May 13, 2011

We Are All Just Subjects In The Kingdom

     Graham Motion walked shed row of Team Valor’s barn with his son Marcus waiting for Kentucky Derby winner Animal Kingdom to arrive at his new home in Fair Hill, Maryland. The barn is cool and bright and tucked away in a corner of the pastoral setting that is the Fair Hill Training Center.
     The daily serenity of 5,700 acres of parkland, trails and streams had been thrown into a state of upheaval by local, and not-so-local, media waiting outside to report Animal Kingdom’s arrival by van.
     “You never really expect things like this to happen,” he said. “And we definitely didn’t expect it to happen this fast.”
     But “It” had happened and the path to having the uniquely bred chestnut colt land in a newly purchased barn was not without twists and turns, not without struggles and not without a little bit a good fortune.
     Motion started out 2010 a little slowly by his standards, but rode a string of graded stakes wins by his trainees all the way to victory in the Breeders’ Cup Filly & Mare Turf last November at Churchill Downs.
     That run of success married up perfectly with Team Valor CEO Barry Irwin’s desire to have all of their horses in one place, under one trainer, away from a racetrack and in a much more European training center.  Irwin found all he wanted in Graham Motion, Herringswell Stables and Fair Hill.
     The horses Irwin sent Motion included Pluck, Crimson China and Animal Kingdom.  Pluck had just won the Breeders’ Cup Juvenile Turf. Crimson China was purchased for the expressed reason of running in the Kentucky Derby. And Animal Kingdom, he was an Irwin homebred by a lightly regarded sire whose name most cannot pronounce. But to be certain, he was bred to run all day.
     As the equine transport tractor-trailer rolled through dust it had kicked up pulling down the remote gravel lane on a part of the training center you could hardly find by accident, Motion was there with family, friends and the media. Motion would tell the media, “"I'm trying not to think about it too much to be honest,” adding, “I'm just trying to enjoy winning the Derby right now."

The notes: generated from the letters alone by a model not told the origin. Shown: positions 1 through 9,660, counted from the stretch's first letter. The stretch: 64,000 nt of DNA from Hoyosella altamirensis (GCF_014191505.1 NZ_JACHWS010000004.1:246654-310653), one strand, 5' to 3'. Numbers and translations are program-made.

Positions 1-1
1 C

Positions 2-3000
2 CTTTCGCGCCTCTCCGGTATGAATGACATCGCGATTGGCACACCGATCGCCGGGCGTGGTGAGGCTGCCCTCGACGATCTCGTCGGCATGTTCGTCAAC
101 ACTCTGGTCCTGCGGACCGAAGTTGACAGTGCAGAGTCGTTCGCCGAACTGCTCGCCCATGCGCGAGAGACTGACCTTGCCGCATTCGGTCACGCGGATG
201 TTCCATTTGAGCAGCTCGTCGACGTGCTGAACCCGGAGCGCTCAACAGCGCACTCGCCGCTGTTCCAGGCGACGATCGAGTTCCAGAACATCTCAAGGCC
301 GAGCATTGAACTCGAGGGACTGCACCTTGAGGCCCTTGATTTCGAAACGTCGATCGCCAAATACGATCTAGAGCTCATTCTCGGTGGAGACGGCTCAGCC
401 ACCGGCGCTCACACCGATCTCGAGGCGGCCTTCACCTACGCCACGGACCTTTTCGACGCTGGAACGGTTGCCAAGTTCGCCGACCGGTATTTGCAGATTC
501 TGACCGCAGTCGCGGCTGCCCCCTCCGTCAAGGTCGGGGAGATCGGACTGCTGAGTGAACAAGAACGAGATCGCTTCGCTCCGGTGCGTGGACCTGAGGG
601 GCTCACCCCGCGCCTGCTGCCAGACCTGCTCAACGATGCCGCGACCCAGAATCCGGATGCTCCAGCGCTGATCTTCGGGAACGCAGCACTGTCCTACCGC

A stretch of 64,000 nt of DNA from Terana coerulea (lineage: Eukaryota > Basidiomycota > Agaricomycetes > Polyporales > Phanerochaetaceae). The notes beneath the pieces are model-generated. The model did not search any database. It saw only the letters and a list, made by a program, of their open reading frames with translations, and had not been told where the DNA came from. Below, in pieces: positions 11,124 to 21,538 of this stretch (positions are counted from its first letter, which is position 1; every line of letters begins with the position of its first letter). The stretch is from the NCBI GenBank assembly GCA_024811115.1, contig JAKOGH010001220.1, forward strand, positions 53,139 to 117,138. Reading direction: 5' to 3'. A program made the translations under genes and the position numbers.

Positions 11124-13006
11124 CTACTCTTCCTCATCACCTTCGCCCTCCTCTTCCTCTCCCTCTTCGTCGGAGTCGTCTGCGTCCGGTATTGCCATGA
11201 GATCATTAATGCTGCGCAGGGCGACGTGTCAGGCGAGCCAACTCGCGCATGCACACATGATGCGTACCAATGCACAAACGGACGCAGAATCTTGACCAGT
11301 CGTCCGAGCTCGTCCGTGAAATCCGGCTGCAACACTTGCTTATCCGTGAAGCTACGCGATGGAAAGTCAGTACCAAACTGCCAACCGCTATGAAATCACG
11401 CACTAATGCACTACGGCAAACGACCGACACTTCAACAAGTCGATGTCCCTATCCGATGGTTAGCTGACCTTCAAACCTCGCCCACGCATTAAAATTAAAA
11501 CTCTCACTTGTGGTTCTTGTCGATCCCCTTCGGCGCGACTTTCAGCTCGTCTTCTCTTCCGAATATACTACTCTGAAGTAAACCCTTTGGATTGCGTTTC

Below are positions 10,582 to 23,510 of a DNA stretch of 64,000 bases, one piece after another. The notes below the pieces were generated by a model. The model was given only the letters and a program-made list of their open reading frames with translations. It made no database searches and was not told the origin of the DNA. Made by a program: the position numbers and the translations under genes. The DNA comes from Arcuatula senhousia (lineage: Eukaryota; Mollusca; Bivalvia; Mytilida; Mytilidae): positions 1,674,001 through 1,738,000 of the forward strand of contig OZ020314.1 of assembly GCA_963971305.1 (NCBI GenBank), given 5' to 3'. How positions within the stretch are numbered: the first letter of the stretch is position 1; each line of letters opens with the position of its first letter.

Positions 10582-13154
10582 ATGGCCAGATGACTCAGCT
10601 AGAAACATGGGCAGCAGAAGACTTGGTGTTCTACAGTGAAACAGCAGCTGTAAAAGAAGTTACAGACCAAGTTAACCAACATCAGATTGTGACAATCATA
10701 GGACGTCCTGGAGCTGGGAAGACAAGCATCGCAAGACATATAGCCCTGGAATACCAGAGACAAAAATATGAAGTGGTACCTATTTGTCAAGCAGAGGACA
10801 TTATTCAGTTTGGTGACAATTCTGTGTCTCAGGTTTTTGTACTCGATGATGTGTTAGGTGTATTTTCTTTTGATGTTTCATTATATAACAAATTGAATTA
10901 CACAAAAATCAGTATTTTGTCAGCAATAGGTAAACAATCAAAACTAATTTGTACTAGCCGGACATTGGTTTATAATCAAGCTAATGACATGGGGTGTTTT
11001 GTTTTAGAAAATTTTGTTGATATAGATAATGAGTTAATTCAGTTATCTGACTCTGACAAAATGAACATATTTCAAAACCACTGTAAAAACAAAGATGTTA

In the group of well-wishers was Motion’s wife Anita and daughter Jane.  There were several Herringswell employees, recent Barbaro author Alex Brown and even on-air racing analyst Jeannine Edwards showed up to watch.
     Apparently the drive from Louisville to Fair Hill left Animal Kingdom a little hungry.  He loped off the van and immediately commenced grazing. From a distance he looks like a big horse, but up close he doesn’t exactly give you impression of being a smallish thoroughbred racer. He is immense and muscular. He is built like a tank top to bottom. And, according to Assistant Trainer Heather Craig, he is a cool customer who is un-phased by much.
     As news crews converged he paid little mind. When one news crew did a live shot from in front of his stall, Animal Kingdom laid down to take a nap.  The reporter knelt down and so did the cameraman so they could keep the resting Derby winner in the shot.
     The ways this story seems to be perfect are many. Trying to find the right way to lead into it, well, it is hard to go wrong. Which one is more appropriate:
1.     Family man, all-around gentleman and consummate professional wins Kentucky Derby.
2.     The anti-Dutrow, one of the few US-based trainers never to have had a positive drug violation, just won the Kentucky Derby.
3.     British native, training a horse sired by a Brazilian-bred, with a German-bred dam, confounds all Kentucky Derby bloodline logic while winning the Derby.
     There are more possible leads, but all of them are accurate. We haven’t even really touched on the brilliance of Team Valor CEO Barry Irwin.  After Pluck returned to racing in 2011 with lackluster performances, there were some who questioned such a massive move to putting all his horses under Motion’s care. Was it the right move?
     The stunning win by Animal Kingdom in the Vinery Spiral at Turfway quieted some critics. Even then, some said it was just a win by a horse bred for the turf over a synthetic surface.
     What happened last Saturday pretty much silenced all those critics.  Sure, critics are critics from gate-to-wire. For now many are joining Graham Motion, the class act that he is, and sitting back, enjoying a rather satisfying Derby win. The fan and media attention are slowly growing at Fair Hill.  If the pace of this week is any indication, there will be a downright invasion force of media and fans camped out to glimpse Animal Kingdom. Here is hoping the Derby winning horse handles it all as well as the Derby winning trainer.

1 comment:

  1. Great job....insightful and well written